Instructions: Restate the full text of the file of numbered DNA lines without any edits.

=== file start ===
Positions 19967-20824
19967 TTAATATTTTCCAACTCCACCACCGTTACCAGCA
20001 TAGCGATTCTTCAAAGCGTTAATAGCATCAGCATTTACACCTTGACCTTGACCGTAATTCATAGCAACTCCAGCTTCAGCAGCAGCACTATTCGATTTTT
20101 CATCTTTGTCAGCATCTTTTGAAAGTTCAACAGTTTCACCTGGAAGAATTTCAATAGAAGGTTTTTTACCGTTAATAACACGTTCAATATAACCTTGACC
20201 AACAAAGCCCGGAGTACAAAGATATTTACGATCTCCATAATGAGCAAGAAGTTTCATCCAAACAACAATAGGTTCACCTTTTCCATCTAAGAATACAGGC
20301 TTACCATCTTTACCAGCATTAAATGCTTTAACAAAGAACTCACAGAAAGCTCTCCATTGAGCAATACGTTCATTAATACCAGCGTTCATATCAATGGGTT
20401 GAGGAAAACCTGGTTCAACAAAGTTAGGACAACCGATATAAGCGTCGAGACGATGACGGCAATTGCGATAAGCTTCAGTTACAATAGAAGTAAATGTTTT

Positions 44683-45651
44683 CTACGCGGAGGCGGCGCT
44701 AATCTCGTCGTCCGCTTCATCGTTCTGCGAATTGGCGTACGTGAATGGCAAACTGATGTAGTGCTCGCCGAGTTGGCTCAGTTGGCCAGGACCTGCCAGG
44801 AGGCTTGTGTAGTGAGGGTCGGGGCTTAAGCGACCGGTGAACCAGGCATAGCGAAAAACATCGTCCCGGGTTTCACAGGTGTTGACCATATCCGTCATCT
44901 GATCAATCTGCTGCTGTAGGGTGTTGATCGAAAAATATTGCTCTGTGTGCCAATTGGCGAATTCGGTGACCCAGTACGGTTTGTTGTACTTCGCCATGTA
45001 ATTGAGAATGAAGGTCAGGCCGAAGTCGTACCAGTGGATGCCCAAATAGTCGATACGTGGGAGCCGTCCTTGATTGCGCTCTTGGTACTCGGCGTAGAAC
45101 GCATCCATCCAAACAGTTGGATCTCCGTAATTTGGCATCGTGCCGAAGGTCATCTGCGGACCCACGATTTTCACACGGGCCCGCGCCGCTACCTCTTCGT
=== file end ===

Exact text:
Positions 19967-20824
19967 TTAATATTTTCCAACTCCACCACCGTTACCAGCA
20001 TAGCGATTCTTCAAAGCGTTAATAGCATCAGCATTTACACCTTGACCTTGACCGTAATTCATAGCAACTCCAGCTTCAGCAGCAGCACTATTCGATTTTT
20101 CATCTTTGTCAGCATCTTTTGAAAGTTCAACAGTTTCACCTGGAAGAATTTCAATAGAAGGTTTTTTACCGTTAATAACACGTTCAATATAACCTTGACC
20201 AACAAAGCCCGGAGTACAAAGATATTTACGATCTCCATAATGAGCAAGAAGTTTCATCCAAACAACAATAGGTTCACCTTTTCCATCTAAGAATACAGGC
20301 TTACCATCTTTACCAGCATTAAATGCTTTAACAAAGAACTCACAGAAAGCTCTCCATTGAGCAATACGTTCATTAATACCAGCGTTCATATCAATGGGTT
20401 GAGGAAAACCTGGTTCAACAAAGTTAGGACAACCGATATAAGCGTCGAGACGATGACGGCAATTGCGATAAGCTTCAGTTACAATAGAAGTAAATGTTTT

Positions 44683-45651
44683 CTACGCGGAGGCGGCGCT
44701 AATCTCGTCGTCCGCTTCATCGTTCTGCGAATTGGCGTACGTGAATGGCAAACTGATGTAGTGCTCGCCGAGTTGGCTCAGTTGGCCAGGACCTGCCAGG
44801 AGGCTTGTGTAGTGAGGGTCGGGGCTTAAGCGACCGGTGAACCAGGCATAGCGAAAAACATCGTCCCGGGTTTCACAGGTGTTGACCATATCCGTCATCT
44901 GATCAATCTGCTGCTGTAGGGTGTTGATCGAAAAATATTGCTCTGTGTGCCAATTGGCGAATTCGGTGACCCAGTACGGTTTGTTGTACTTCGCCATGTA
45001 ATTGAGAATGAAGGTCAGGCCGAAGTCGTACCAGTGGATGCCCAAATAGTCGATACGTGGGAGCCGTCCTTGATTGCGCTCTTGGTACTCGGCGTAGAAC
45101 GCATCCATCCAAACAGTTGGATCTCCGTAATTTGGCATCGTGCCGAAGGTCATCTGCGGACCCACGATTTTCACACGGGCCCGCGCCGCTACCTCTTCGT